‘GameStop Daycare’ Is A Thing And Employees Are Tired Of It


Photo: Michael M. Santiago / Nintendo / Kotaku (Getty Images)

Gamers of a certain age have fond memories of that first time they played Super Mario 64 or another Nintendo classic at the demo station in the mall. It felt like you were touching a piece of the future. Maybe you played for hours. What they probably don’t remember is how much it pissed off the person paid minimum wage to work there. Years later, GameStop is one of the last places you can still find video games in the wild, and employees say they’re tired of parents using it as an excuse to drop off their kids while they go run errands.

“Yeah, a lot of us are getting tired of parents thinking that they can basically just dump their kids into our care while they go shopping,” one current employee told Kotaku in an email. “Like, if you’re going to leave your kid somewhere while you shop, then leave them at home with a babysitter. Your kids are not our problem. We already have enough to deal with.”

Frustration came to a head recently on the GameStop subreddit where staff come to blow off steam about a business in which executives get golden parachutes and investors see unprecedented meme stock windfalls, but the rank-and-file see hours cut, work loads increased, and wages stagnate. “So what do you guys do when kids randomly walk in while their parents are shopping elsewhere? Or when parents just drop their kids off?” one user asked. Suggestions poured out, raging from calling mall security to trying to sign them up for Pro Memberships. “Literally had a mom walk in [and] ask ‘did they behave?’ after leaving her kids here,” responded one user. “But like for real? What the fuck.”

But it’s far from the first time employees have complained. “Literally ran a daycare tonight,” posted an employee three years ago. “Why is it that we’re considered a daycare service?” someone wrote back in 2016. KSome call it “GameStop Daycare,” a phenomenon where minors of varying ages are left to roam the racks of games and Funko Pops until their parents come back from shopping elsewhere. Sometimes it means fixing a bunch of carefully organized shelves that just got ransacked. Other times it means dealing with an angry parent when they return and their kid already decided to wander off somewhere else.

“We have Switch demos,” one current employee said. “Someone stole one. Mostly they play them quietly, but they don’t put them back. Kids tend to take all the games off the shelf and not put them back, which our games are alphabetical so we have to reorganize after. The plushies get spread all over the store as well. That tends to happen even with the parent present though.”

Read More: This Is What Childcare Could Look Like

Often employees just try to convince parents not to leave them there in the first place.

“There was one instance in particular in which a woman came by and asked me if she could leave her kids here while she went to get her hair done,” another current employee said. “I told her that not only could she not leave her kids at the store because it is a retail space, but that it’s illegal to knowingly leave your children unattended. She didn’t take too kindly to my answer, and I was a bit more aggressive with my wording at the time if I’m honest.”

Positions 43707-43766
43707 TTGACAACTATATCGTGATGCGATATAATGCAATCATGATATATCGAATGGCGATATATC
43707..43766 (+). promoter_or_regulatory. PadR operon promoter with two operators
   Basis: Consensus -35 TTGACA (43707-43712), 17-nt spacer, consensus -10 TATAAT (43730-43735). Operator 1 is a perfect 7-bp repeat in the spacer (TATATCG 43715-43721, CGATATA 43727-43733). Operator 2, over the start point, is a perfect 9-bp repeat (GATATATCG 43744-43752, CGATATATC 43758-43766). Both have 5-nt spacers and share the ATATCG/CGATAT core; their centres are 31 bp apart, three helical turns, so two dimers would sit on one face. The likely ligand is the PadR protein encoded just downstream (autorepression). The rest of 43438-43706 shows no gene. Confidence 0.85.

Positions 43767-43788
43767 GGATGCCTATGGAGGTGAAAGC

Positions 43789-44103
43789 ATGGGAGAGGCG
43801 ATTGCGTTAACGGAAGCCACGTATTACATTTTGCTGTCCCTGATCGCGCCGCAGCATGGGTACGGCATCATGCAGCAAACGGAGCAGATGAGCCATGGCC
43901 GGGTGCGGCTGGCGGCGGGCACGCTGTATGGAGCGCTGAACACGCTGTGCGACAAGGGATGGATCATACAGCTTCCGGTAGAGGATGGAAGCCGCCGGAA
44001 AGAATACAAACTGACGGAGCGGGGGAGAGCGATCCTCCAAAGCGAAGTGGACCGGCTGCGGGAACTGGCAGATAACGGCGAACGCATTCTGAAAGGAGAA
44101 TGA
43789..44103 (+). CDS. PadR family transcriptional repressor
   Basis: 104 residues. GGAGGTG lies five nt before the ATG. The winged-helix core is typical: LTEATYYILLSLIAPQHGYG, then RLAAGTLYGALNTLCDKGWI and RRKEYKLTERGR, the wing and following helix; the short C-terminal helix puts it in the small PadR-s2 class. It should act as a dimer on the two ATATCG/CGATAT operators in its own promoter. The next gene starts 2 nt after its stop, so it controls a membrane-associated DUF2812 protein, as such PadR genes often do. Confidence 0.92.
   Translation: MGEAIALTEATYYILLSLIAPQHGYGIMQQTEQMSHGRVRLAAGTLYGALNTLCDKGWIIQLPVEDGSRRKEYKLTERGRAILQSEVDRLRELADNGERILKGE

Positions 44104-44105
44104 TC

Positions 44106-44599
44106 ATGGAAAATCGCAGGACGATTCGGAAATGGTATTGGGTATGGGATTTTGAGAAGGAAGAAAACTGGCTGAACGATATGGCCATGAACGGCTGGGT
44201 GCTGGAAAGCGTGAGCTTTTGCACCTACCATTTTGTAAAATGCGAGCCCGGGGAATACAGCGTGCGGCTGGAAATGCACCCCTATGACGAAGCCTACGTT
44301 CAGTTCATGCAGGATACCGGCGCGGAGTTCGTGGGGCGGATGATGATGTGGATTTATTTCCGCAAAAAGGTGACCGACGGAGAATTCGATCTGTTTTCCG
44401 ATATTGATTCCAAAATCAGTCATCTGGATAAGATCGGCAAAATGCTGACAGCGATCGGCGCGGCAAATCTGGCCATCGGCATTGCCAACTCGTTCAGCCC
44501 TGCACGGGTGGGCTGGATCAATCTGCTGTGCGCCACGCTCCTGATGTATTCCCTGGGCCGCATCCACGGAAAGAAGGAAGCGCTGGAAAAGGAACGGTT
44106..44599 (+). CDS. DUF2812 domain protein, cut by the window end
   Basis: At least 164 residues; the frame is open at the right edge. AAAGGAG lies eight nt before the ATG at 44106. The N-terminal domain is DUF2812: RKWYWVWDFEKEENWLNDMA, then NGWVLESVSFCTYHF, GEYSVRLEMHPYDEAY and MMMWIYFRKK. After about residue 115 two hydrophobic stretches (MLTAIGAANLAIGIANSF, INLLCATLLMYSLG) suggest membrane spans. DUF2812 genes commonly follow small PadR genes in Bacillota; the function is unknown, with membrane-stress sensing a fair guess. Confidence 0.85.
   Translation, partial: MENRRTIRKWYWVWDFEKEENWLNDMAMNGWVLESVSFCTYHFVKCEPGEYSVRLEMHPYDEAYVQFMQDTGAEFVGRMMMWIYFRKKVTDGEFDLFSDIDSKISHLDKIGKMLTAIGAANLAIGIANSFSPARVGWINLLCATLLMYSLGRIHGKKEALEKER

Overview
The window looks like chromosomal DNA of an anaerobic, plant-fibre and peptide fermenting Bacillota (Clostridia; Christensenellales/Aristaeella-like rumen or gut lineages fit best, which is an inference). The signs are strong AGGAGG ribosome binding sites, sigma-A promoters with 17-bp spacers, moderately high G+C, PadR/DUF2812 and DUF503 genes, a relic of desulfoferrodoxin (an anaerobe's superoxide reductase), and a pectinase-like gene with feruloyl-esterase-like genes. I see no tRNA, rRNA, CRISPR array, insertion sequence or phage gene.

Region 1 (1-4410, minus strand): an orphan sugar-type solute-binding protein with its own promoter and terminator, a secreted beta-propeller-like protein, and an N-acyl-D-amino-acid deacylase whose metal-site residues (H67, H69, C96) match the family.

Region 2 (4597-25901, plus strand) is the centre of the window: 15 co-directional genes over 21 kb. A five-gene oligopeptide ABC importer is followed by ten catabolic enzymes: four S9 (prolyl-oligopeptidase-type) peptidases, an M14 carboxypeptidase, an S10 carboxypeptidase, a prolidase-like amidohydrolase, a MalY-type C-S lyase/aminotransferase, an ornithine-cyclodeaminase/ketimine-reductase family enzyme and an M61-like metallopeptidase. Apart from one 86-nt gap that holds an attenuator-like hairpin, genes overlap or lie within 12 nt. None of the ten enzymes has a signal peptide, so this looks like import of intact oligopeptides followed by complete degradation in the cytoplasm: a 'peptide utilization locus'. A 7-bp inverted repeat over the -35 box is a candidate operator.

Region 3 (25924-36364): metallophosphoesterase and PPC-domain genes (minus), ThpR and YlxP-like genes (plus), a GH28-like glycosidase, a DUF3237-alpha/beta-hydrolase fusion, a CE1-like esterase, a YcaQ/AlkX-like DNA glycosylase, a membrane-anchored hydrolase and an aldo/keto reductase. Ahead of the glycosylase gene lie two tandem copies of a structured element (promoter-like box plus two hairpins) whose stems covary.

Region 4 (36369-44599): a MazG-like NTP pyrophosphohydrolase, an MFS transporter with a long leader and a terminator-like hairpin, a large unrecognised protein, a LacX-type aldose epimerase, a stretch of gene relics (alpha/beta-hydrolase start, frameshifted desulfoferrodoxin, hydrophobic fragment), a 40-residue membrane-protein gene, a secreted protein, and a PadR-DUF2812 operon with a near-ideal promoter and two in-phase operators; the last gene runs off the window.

The staff Kotaku spoke with said the children left in their store were roughly between six and 12 years old on average. It usually happened more in the summer months when school was closed, and again around November and December when parents were shopping for their kids for Christmas. “Every holiday season we have issues where a child is left unsupervised and the parent comes back much later on and the kid is gone from the store,” said a long-time employee. “Thankfully, to my knowledge, they’ve always been found safe.”

While kids bothering them with a ton of questions and making a mess in the store was the most common complaint, a larger concern was kids leaving the store unattended. “One time I did have a kid come in, ask some questions and play on the demo kiosk for a little bit,” said one former employee. “He was polite so it didn’t bother me. He left the store, which was in a strip mall. Next door was a beauty salon. The mom comes into my store asking where her kid was and I told her that her kid isn’t my responsibility and he walked out five to 10 minutes ago. She tried to blame me for not watching her kid, but I told her we aren’t babysitters, let alone for free.” He added that GameStop would probably even fire him if he left the store to go search. GameStop did not immediately respond to a request for comment.

Another couldn’t believe anyone would trust their kids to a video game store clerk in the first place. “I’m not a parent but I’ve had small children in my family for years and the oldest just recently turned 12,” they said. “If any of those kids were left alone in the ‘care’ of a GameStop employee, I’d be livid.”

But no one, it seems, is more livid than the GameStop employees who are fed up with other people’s kids. “And here’s the worst part of it, the parents can feign ignorance and blame us for not doing our jobs,” said one employee. “Well sorry Karen, but I’m not your kid’s babysitter. I have a job that I’m supposed to be doing, but I can’t do it because your little brat keeps making a mess of my fucking store.”

     



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